Being a mom of an autistic daughter, I wanted to shed some light on the cost of raising an autistic child as it something that is very close and very important to me. It’s a serious issue, and I want to bring awareness to those who don’t realize how autism truly affects the family on not just an emotional level, but on a financial level as well.

It is not uncommon to see autism in the headlines; usually exploring new treatments, therapies and trends. It should come as no surprise that treatment for autism is extremely expensive and not usually covered by health insurance, though that is changing. Costs differ from state to state for special needs children. One study coming from the Harvard School of Public Health states that the estimated medical and education costs can go as high as $72,000 yearly for children with severe autism. And the number doesn’t drop too much for those at the lower end of the spectrum, coming in at $67,000 per year.

With the economy as it is these days, there are many families that simply cannot afford the variety of treatments available . . . none of which are guaranteed to help. And it can be a difficult decision choosing between medical or alternate treatments or if they should focus on the education aspect.

My daughter had a wonderful teacher who stepped out of his role as teacher, came to us as a friend and told us that her current school system couldn’t offer her the education that she needed. We immediately sold our home and moved into a better school district for her benefit. We personally chose to invest in her education and opted for alternative treatments (paying for all treatments out-of-pocket) during her summer breaks to help her along. Happily I can report that she has progressed from moderate to mild in the autism spectrum.

Treatment vs. Education

Many parents don’t believe that the schools offer proper education, which these children need and deserve . . . even though the 1990 Individuals with Disabilities Education Act requires all school districts to provide a “free and appropriate” education for children with disabilities, including autism. Some parents often feel that the schools are just babysitters and not truly teaching or working with their children, which in turn leads them to alternative education and additional costs – if their budget can handle it.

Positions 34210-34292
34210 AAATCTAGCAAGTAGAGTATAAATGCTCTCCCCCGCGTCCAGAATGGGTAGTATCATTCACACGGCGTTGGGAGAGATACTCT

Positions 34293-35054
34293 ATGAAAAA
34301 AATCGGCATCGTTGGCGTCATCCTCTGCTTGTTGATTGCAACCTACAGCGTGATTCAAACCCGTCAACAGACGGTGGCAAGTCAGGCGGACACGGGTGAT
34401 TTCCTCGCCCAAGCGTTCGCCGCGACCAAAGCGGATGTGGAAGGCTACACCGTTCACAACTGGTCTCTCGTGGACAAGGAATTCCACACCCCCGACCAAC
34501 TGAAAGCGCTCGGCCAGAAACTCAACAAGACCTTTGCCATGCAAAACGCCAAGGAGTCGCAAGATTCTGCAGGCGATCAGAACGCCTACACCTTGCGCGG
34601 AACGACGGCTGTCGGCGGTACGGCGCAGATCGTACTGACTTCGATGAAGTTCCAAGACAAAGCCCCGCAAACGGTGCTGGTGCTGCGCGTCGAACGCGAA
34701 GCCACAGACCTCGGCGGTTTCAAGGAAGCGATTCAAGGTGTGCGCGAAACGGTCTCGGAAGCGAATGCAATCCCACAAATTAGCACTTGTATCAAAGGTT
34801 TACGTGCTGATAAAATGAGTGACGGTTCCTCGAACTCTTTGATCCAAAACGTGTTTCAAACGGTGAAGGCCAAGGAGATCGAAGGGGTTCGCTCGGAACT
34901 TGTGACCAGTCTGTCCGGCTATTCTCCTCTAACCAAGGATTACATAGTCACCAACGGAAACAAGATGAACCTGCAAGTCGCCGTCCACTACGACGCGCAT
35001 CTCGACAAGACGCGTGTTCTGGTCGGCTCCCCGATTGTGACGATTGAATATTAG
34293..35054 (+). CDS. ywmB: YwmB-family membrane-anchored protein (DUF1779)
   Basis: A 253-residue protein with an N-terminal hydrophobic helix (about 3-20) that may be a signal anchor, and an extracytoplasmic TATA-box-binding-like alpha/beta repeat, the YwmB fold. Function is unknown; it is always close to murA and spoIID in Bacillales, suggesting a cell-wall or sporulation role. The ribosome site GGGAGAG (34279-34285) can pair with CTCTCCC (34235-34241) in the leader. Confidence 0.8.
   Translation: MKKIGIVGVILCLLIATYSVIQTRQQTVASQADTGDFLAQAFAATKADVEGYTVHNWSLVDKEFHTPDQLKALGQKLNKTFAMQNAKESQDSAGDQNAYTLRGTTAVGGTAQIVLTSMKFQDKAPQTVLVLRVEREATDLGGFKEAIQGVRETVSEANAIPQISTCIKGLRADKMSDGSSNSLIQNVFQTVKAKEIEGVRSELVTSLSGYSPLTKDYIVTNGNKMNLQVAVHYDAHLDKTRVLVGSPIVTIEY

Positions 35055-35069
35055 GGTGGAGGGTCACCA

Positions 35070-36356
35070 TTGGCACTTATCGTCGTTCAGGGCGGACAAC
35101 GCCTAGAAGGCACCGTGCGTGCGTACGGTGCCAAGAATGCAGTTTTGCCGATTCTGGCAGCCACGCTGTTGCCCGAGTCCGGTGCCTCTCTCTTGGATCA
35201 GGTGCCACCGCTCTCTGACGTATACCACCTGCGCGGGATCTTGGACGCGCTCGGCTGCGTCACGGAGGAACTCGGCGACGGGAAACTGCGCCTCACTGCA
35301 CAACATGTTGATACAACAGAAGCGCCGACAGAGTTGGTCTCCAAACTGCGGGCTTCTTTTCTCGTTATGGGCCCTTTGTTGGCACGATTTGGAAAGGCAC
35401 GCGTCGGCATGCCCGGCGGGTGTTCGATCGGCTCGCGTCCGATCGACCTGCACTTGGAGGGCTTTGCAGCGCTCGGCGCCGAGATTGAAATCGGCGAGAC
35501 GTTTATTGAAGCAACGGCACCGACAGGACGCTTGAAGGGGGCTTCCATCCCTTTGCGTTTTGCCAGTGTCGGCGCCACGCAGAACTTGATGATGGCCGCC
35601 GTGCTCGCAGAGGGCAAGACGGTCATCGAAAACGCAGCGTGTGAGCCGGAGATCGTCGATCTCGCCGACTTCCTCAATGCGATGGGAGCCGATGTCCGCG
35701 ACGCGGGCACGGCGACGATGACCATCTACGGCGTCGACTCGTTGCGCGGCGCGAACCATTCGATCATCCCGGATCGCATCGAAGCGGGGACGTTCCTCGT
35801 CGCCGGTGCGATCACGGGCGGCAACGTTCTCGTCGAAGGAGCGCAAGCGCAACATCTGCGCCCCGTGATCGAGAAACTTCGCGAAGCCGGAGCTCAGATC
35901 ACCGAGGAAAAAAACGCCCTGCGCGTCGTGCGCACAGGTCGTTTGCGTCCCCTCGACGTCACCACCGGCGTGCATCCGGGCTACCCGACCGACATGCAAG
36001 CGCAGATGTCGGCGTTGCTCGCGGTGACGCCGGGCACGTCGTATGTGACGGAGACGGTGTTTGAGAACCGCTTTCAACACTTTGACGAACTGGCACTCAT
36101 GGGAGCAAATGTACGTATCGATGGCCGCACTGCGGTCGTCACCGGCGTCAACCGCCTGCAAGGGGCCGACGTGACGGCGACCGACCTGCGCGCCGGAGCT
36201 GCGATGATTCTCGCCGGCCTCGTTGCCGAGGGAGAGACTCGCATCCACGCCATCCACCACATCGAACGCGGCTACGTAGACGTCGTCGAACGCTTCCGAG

There is a fine line between the options of treatments and education. This fine line opens a door for debate between insurance and school systems, which leaves both refusing any responsibility. Fortunately, insurance companies and their views have been changing. The advocacy group Autism Speaks has been pushing states to approve laws mandating insurance companies begin to cover treatment. This is vitally important as new findings are showing that healthcare costs for autism are rising faster than any other mental disorder. As the number of children with autism rises, so do the expenses. Autism-related healthcare costs increased more than 30% from 2000 to 2003. The number of autistic children also increased 30% during that same time period.

Direct and Indirect Costs

Raising an autistic person during their lifetime could be as high $3.2 million, which is a staggering number to think about. It’s difficult to imagine many families being able to foot that bill. Caring for all people with autism over their lifetimes comes in at $35 billion per year.

And these don’t include the indirect costs, like the value of lost productivity from an autistic person (meaning the difference in possible income from someone with autism versus someone without). Also, which rarely gets mentioned, is the loss of productivity coming from an autistic’s parents; like the loss of income due to reduced work hours or not having the option to work at all. It’s estimated that these indirect costs for parents and their autistic children range from $39,000 to almost $130,000 yearly.

What the Future Holds . . .

Hopefully, with the legislation for health insurance being approved and more states and insurance companies joining in, more families can afford the necessary treatments and therapies for their loved ones with autism. Early intervention is crucial to their growth, and if they can get early treatments it will make their transition into school so much more beneficial to their education and future life.

My daughter was two years old when she was diagnosed with autism. I’m very thankful that we learned of it at such an early age and were able to put our energy into giving her the best options possible. With that being said, that early attention to her needs has definitely paid off. Will she ever be independent? I don’t know. All I know is that she is self-sufficient and very happy; and that makes me happy too. I wish the same happiness for all parents and families living with autism.

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